April V. Taylor
JPay, Bank of American and J.P. Morgan Chase are three of the companies making millions in profit by exploiting the families of those who are in prison. The Center for Public Integrity recently did an investigation into how these companies are profiting off of innocent people by shifting costs and charging exorbitant fees to inmates’ families.
One of the people investigators met was 64-year-old Pat Taylor. She works as a housekeeper and struggles to be able to visit her son and send him money. Her son Eddie is serving a 20-year sentence at Bland Correctional Center in Virginia, 137 miles from where Taylor lives. Taylor admits she goes without paying bills sometimes to be able to send her son money and that she is forced to alternate seeing him with sending money because she can not afford to do both each week.
What makes Taylor’s situation seem unfair is that she used to be able to send her son money for less than $2 by purchasing a money order at the post office. However, now that JPay Inc. handles all deposits to Virginia Department of Corrections inmates’ accounts, it now costs her ten times the original amount. JPay charges $6.95 in addition to up to 35 percent of the amount she is sending. To make matters worse, her son still does not receive the full amount of the remaining money. Fifteen percent goes to court fees and a mandatory savings account her son will receive when he is released, but the economic exploitation does not end there. The interest on the savings account then goes to the Department of Corrections.
What makes the situation shameful is not only that Taylor is forced to pinch pennies to be able to send her son money but also that he needs the money for such basic things as toothpaste, doctor visits and winter clothes. Some states even charge inmates for toilet paper, electricity and other boarding fees.
JPay, along with such big names banks as Bank of American and Chase, are legally able to collect tens of millions of dollars a year from inmates’ families. The Center for Public Integrity found that some inmates’ families are forced to make harsh sacrifices as these companies profit extensively from their pain. Those sacrifices include skipping utility bills limiting contact with their relatives in prison and skipping medical care for themselves.
These companies have essentially erected a virtual tollbooth that families and inmates are forced to continue to pay into. What many fail to realize is that the system of costs perpetuate a cycle of poverty for poor families who have a relative in the system because any extra earnings go towards these companies profits instead of helping them gain some kind of upward mobility.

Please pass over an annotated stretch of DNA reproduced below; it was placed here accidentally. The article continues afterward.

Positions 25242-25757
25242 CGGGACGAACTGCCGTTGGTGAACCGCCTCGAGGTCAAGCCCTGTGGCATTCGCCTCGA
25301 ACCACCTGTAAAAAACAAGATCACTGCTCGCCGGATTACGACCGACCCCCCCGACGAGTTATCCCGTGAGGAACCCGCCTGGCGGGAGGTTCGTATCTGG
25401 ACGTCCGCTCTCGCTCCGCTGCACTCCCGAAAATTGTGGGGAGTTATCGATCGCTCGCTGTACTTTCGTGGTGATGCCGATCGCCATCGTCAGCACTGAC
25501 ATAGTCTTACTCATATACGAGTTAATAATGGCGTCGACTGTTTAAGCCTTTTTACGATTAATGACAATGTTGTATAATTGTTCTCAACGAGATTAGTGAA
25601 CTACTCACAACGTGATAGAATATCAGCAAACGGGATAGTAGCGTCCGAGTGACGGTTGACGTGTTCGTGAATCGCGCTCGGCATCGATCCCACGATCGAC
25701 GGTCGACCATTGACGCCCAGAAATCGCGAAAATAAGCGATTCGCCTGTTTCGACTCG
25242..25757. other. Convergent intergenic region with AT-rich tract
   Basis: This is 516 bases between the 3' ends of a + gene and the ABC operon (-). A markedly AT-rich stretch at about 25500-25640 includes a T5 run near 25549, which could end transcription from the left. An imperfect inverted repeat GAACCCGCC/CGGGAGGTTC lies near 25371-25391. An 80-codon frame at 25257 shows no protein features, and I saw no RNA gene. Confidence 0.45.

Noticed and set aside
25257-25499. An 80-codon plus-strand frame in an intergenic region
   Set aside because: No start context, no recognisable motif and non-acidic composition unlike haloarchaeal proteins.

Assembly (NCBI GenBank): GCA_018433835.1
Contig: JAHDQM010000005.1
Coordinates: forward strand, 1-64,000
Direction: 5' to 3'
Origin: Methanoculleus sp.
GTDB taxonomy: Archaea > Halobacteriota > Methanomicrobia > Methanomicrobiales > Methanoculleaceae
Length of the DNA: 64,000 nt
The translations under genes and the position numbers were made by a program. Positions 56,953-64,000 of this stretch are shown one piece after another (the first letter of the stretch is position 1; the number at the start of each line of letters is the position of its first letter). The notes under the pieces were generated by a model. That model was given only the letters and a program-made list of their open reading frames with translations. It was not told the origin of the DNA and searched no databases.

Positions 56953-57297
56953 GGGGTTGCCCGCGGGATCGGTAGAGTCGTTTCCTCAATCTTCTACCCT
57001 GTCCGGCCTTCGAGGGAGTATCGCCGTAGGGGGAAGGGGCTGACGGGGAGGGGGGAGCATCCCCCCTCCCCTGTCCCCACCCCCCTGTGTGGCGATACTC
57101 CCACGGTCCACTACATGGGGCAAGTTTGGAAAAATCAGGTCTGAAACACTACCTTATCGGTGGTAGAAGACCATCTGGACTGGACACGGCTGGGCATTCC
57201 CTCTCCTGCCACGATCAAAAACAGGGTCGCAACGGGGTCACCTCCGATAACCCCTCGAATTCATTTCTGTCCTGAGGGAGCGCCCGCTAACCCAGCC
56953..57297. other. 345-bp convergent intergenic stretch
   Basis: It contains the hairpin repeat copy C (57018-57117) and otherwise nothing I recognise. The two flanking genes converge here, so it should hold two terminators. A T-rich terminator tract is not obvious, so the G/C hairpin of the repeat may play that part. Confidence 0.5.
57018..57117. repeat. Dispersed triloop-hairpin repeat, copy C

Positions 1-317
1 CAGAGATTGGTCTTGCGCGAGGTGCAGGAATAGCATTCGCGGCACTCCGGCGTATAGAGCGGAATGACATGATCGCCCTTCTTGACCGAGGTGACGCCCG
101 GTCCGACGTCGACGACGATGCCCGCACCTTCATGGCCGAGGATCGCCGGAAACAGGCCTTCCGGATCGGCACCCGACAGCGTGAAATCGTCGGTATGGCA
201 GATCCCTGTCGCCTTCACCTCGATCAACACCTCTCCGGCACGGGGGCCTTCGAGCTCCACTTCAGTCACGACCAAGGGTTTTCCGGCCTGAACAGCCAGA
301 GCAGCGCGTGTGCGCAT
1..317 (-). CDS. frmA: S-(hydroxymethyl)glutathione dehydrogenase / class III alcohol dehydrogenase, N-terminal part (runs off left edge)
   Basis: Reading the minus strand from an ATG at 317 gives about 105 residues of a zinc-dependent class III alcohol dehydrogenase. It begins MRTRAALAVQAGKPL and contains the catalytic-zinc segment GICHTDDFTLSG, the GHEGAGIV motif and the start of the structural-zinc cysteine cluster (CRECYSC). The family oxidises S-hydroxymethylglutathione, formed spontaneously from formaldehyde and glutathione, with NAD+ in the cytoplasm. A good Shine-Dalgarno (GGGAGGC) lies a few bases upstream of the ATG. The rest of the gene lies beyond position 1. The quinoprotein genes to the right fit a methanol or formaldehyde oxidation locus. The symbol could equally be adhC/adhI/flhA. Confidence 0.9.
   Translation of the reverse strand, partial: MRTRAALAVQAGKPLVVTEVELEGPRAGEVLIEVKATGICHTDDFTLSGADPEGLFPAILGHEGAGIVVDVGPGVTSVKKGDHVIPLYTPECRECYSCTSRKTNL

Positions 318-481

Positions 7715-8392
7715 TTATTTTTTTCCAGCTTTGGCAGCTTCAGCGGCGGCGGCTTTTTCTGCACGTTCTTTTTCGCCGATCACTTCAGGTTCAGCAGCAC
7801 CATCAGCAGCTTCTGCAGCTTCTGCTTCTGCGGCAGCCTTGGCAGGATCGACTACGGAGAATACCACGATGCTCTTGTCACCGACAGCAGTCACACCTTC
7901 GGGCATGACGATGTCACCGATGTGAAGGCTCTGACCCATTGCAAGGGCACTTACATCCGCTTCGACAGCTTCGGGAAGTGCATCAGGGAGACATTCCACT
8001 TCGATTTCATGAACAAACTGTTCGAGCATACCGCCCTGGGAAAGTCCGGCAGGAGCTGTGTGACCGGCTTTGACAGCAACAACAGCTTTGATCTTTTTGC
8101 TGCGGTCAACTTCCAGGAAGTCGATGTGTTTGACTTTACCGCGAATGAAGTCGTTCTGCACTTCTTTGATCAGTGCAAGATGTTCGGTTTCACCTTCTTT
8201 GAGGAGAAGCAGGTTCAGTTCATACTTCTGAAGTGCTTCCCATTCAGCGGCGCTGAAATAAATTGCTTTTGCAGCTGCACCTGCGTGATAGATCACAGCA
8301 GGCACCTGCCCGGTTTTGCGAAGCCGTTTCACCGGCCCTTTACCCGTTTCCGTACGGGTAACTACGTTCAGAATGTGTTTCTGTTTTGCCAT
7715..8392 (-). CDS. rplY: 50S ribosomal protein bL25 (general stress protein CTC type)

JPay declined to be interviewed by the Center for Public Integrity, but by reviewing public records and speaking to former employees, the center found that JPay earned more than $50 million in revenue in 2013. While JPay claims that they only charge the fees necessary to maintain a “razor thin” profit margin, other companies have been able to provide similar services charging less.
Another aspect of this system’s exploitation is the fact that states and prison operators receive kickbacks through profit sharing with JPay and other companies. Prison operators are also able to charge inmate’s accounts for supplies such as toilet paper and medical co-pays until the account has a negative balance. This means that when inmates do receive money, they rarely have money left to purchase supplies that are considered “optional” such as stationary or sturdier shoes.
Seeing how this system plays out in the lives of families and inmates illustrates how predatory the system is. The following graphic shows how $120 gets raided by various companies and interests:
Another illustration comes from Linda Dolan, who wanted to buy her son an extra pair of underwear and socks. Due to St. Lucie County’s intake fee and daily rent charge, Dolan’s sons account was already in the negative by $70. This meant that in order to purchase her son the underwear and socks, she would have to put $100 in his account, which she did not have. Dolan states, If relatives are putting money on somebody’s books while they’re an inmate, it’s to help them buy necessities. I didn’t think it was right that the county was stealing the money.”
Items and services are over priced, many times being priced higher than 40 percent or more of what the good or service normally costs. Prison vendors and prison are all profiting from the exploitation of inmates and their families.
Another company “stealing” from families through fees is Bank of America who has a contract with the federal government to provide money transfers, e-messaging and some telephone services to some federal inmates. Chase bank has a no-bid contract to provide high fee debit cards to inmates to access both the money they earn and the money their families send them. Chase has been able to sidestep any oversight and competition by using a 150-year old authority, which means in addition to having a no-bid contract, their are no competitors to drive down prices for those forced to use the service.
With the United States having the largest prison population in the world, these companies and municipalities have a cash cow that they can continue to raid at the expense of exploiting families who have not committed any crime other than wanting to love and support their family member. The fact that the poor and people of color are locked up at higher rates than the rest of the population means that this system of profits is taking the most from those who can least afford it. This system of profit is ethically wrong on so many levels, and cannot be allowed to continue to exist as a system of exploitation of some of the most vulnerable people in American society.